Planning and Delivering an Exhibition : The Pause Project

MA in Photography, Falmouth University, Module 4, Sustainable Prospects


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figure 1

My summer period was consumed in the most part with the planning of my expanded exhibition at Bar Opus in Birmingham.  It was made more valuable in my mind as the restaurant agreed, upon my request, to keep the four larger framed prints hanging in the restaurant (also owned by the same group) – this created the opportunity to double the level of exposure and also simplify the formatting of my work at the Bar.

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figure 2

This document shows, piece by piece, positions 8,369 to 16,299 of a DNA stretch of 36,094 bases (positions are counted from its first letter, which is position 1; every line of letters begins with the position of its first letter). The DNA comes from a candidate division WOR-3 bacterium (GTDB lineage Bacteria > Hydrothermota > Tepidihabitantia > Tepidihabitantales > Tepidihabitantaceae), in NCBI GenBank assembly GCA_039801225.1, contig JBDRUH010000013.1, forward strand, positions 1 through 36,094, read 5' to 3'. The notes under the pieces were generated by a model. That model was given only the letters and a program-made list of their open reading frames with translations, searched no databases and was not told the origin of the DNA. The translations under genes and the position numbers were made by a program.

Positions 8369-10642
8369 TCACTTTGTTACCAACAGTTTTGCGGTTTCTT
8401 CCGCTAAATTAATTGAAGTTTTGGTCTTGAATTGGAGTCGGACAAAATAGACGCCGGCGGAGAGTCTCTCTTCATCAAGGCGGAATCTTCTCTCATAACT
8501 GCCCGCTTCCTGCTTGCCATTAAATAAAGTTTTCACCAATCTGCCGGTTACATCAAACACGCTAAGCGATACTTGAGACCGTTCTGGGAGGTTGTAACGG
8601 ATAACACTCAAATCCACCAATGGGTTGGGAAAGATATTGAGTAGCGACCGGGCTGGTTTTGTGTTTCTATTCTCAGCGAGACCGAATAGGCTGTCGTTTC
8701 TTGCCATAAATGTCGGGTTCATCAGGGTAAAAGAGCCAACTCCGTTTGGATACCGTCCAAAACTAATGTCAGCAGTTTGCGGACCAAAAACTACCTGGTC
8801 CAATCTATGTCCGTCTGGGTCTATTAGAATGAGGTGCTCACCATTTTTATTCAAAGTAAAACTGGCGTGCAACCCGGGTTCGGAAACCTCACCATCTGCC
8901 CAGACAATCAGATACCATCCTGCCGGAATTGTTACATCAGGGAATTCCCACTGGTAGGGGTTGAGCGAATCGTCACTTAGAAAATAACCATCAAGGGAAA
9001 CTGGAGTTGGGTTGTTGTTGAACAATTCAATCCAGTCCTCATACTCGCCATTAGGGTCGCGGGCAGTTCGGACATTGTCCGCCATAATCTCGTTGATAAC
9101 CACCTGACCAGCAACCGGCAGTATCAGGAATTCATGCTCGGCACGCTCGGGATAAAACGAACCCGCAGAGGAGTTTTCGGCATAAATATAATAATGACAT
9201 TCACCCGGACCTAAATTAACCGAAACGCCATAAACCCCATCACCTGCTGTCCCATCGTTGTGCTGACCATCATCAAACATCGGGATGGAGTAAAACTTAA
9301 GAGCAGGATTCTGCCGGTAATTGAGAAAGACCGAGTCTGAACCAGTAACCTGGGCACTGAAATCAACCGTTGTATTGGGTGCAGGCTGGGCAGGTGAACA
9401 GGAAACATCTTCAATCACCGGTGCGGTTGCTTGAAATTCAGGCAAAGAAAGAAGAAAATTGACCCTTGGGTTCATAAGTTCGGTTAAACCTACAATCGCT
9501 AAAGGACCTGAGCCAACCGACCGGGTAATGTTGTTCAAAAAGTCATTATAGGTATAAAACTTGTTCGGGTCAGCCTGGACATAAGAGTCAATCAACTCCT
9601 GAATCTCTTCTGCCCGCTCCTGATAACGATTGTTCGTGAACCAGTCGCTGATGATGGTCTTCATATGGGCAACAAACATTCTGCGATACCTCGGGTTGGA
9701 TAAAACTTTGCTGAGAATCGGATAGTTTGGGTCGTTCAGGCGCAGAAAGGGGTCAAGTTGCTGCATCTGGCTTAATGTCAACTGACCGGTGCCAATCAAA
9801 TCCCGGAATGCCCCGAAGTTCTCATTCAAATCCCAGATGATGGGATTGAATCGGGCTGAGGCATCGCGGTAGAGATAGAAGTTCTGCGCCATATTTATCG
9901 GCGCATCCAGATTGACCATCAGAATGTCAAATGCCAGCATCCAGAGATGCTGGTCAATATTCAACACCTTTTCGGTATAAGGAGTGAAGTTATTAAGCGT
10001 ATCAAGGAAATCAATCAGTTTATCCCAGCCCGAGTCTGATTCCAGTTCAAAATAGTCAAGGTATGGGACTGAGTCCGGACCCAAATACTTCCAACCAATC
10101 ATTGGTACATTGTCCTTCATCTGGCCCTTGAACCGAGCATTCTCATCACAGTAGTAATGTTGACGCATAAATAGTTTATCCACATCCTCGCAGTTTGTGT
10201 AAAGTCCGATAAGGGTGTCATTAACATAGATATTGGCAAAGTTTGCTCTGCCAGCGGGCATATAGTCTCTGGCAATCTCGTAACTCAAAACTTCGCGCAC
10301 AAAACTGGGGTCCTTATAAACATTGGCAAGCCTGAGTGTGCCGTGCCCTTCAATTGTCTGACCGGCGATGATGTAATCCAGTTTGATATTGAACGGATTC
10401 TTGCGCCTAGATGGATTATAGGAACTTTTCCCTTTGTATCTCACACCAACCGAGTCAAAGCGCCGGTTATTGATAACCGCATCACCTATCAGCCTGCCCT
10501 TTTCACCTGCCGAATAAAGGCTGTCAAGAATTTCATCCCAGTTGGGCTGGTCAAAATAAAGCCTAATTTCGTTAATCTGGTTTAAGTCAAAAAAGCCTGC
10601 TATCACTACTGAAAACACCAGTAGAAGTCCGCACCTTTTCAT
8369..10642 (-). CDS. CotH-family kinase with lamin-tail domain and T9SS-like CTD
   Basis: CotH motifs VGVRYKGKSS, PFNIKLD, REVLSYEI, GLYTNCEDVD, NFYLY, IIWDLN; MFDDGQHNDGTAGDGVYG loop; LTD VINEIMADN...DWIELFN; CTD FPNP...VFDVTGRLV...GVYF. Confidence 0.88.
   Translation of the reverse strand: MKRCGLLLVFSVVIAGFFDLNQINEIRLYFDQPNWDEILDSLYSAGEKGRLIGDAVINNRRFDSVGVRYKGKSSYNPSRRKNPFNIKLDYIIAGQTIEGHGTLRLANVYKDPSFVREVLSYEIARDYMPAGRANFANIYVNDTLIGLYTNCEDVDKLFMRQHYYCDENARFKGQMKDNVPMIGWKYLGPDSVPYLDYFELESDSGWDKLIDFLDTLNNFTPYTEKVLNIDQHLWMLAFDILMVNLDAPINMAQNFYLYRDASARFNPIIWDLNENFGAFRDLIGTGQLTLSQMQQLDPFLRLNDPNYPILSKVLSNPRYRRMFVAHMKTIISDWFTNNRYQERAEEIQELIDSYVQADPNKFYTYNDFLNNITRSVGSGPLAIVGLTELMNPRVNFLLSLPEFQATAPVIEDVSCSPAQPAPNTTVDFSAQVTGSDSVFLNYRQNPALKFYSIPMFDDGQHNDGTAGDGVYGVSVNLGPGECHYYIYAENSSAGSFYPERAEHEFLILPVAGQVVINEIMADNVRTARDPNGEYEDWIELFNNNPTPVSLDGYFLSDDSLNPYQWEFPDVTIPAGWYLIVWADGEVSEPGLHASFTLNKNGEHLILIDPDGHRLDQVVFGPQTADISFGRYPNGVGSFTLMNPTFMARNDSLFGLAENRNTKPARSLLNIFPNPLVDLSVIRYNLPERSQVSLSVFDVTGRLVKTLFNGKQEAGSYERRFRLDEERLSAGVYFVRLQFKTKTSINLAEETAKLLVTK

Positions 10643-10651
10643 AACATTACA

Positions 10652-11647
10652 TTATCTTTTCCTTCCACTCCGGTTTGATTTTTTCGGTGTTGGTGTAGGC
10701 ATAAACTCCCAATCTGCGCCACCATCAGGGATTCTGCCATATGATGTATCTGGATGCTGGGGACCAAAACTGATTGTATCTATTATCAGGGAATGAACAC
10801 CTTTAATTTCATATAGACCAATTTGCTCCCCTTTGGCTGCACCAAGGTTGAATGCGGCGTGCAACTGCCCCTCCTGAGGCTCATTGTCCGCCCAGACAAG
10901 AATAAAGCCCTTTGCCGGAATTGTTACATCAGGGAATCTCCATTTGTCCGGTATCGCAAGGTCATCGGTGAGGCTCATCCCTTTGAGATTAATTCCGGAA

I surveyed the main wall at the bar and noted its gallery hanging system.   I used Sketchup software to achieve the drawing of the elevation (figure 2) and sent to that to the bar owner and her hanging contractor.  Simultaneously I made the final selection of work as follows:

The main ‘set’ a chose as a group of 9 images as these would create a ‘grid’ over a large area of the wall 2,115 mm square (figures 3, 4, 5).  I chose my normal frame type which is a robust black section and a through-colour white mask.  This combination was designed to achieve a clear, simple buy muscular counterpoint to the dramatic Spanish wallpaper that forms the backdrop to the whole wall (figure 1).  The prints would then sit within each mask and allow them to be focused.  In addition two smaller frames were planned for a central column and a large 2m x 850mm poster were planned – this being the ‘signature’ image for the space, the invitation, information postcards (figure 6) and the social media.

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figures 3, 4, 5